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Statement By Egyptian Human Rights Organizations

Egypt Awaits Democratic Reforms

The undersigned human rights organizations express their deep concern regarding the Cabinet of Ministers' approval of the Bill on Associations and Private Institutions.

The Bill places enormous restrictions on NGO and voluntary work in Egypt. It gives the Executive Branch control over the activities, membership, and funding of associations, and ignores repeated criticism put forward by development associations and human rights organizations.

This Bill is the latest in a series of restrictive measures carried out by the government that have left most professional syndicates paralysed (Law 100/1993), confined political parties to their premises, and deprived them of the right to undertake any public activities (Law 40/1977). Journalists have also not been spared: after their struggle to repeal Law 93/1995, the past year has witnessed the imprisonment of four journalists for the first time since 1952, the closure of independent newspapers, bans on printing some newspapers and magazines, and the right to publish newspapers has been further restricted by Law 3/1998, requiring the Cabinet of Ministers' approval for any new licenses. The Emergency Law, in force since October 1981, has in practice become a new constitution.

Furthermore, the Bill will be voted on by a parliament that is impossible to consider legitimate. The present parliament came to power through the worst elections ever held in the modern history of Egypt: the court of Cassation reports on the irregularities of those elections provide only one of the many proofs of this.

The Bill, when placed in the current political context, is merely a reflection of the government's general intention to restrict further any form of independent association, be it political parties, unions, professional syndicates, or NGOs.

The undersigned organizations call on the President of the Republic, in his capacity as the head of the Executive Branch, and the leader of the ruling party that controls over 90 percent of the People's Assembly, to start his fourth term in office with a declaration of democratic reforms. Furthermore, the undersigned organizations call on the President of the Republic to consider immediately the following:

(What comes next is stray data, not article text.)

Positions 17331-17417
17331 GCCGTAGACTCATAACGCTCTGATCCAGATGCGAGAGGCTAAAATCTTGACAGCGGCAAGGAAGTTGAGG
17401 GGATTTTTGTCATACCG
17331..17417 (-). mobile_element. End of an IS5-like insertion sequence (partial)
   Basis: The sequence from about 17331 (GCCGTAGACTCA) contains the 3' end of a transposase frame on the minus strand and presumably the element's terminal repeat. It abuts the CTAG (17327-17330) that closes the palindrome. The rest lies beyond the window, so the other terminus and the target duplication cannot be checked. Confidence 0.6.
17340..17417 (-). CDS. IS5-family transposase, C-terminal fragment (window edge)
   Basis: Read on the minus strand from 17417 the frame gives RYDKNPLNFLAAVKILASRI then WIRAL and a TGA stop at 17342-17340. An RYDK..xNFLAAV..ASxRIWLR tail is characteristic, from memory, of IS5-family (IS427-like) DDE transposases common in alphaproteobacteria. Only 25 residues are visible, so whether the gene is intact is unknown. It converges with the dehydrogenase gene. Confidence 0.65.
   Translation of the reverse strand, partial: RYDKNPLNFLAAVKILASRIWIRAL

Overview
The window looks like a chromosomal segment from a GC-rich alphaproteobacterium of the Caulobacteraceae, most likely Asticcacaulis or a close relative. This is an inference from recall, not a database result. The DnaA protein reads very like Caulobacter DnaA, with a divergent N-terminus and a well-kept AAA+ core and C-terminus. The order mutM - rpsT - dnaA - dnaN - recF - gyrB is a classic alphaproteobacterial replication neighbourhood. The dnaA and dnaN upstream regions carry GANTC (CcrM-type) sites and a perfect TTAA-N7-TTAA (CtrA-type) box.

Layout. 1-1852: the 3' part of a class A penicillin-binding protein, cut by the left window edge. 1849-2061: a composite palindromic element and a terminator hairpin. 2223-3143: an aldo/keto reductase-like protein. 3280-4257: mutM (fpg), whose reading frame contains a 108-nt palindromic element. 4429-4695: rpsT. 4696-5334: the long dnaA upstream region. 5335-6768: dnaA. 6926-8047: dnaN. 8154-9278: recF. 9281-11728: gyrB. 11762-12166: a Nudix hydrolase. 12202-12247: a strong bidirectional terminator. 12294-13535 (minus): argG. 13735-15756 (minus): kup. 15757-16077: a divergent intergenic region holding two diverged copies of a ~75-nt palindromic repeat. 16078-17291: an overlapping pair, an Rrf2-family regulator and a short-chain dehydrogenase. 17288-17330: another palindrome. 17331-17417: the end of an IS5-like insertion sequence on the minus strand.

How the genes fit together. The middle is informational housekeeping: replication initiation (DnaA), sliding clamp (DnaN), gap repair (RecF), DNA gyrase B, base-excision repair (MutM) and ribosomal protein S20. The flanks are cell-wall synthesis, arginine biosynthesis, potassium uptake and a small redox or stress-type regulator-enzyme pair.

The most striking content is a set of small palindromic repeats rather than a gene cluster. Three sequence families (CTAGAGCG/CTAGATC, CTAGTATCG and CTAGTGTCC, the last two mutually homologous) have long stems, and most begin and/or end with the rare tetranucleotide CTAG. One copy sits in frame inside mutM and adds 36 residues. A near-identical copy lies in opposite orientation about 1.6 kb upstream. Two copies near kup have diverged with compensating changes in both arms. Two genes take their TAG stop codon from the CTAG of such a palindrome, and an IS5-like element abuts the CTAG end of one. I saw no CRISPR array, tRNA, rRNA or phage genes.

• Lifting the State of Emergency
  • Halting all procedural and legal restrictions that have resulted in professional syndicates effectively becoming paralysed
  • Halting the use of custodial penalties in cases involving journalists accused of libel and defamation, and other offences related to their work, and the drafting of new press laws to replace the current ones, with the assistance of the Journalists Syndicate
  • Removing all obstacles facing the activities of political parties, and allowing the establishment of new political parties
  • Instructing the Ministry of the Interior to stop the use of torture immediately, and ordering the Prosecutor General to investigate independently all torture allegations and bring those involved in such criminal activities to a speedy trial
  • Reconsidering the expected inauguration of the Bill on Associations and Private Institutions, and open a discussion that considers different proposals put forward by civil society and human rights organizations.

We call on parties, syndicates, associations, and citizens to work together for a better tomorrow; for free and fair elections; for the rule of Law; for the accountability of those in power; and for a state that respects the rights and freedoms of its people.


Cairo Institutte for Human Rights Studies (CIHRS)
Center for Human Rights Legal Aid (CHRLA)
Egyptian Organization for Human Rights (EOHR)
Group for Democratic Development (GDD)

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